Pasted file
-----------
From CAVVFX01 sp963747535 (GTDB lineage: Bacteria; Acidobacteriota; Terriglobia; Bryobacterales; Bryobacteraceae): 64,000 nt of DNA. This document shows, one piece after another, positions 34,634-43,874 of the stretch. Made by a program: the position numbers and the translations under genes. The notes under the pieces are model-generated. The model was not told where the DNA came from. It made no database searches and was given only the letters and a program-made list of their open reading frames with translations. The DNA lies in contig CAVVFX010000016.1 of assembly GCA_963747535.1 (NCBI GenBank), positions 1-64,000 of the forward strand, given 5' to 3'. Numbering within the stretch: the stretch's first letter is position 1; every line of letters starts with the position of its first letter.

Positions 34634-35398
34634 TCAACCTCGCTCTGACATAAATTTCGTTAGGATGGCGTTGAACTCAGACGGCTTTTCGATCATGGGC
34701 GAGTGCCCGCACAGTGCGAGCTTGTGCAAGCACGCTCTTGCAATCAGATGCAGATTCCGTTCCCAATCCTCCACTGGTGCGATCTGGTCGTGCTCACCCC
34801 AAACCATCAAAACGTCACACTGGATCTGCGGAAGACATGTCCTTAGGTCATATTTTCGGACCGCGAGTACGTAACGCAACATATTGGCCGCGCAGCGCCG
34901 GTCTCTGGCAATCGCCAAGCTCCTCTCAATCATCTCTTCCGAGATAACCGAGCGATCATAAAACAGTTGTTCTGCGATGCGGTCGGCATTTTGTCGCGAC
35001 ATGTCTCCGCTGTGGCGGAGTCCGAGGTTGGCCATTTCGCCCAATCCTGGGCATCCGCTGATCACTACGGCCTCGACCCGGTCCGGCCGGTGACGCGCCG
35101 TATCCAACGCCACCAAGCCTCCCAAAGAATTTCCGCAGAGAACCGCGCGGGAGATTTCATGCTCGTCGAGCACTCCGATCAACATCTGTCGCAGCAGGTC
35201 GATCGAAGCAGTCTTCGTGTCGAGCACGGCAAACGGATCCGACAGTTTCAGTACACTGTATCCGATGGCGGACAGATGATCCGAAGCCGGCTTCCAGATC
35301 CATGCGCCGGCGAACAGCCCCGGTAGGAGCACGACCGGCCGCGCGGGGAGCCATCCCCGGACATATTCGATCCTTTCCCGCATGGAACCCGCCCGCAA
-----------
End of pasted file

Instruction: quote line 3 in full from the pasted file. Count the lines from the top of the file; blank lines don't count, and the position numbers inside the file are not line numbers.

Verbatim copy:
34634 TCAACCTCGCTCTGACATAAATTTCGTTAGGATGGCGTTGAACTCAGACGGCTTTTCGATCATGGGC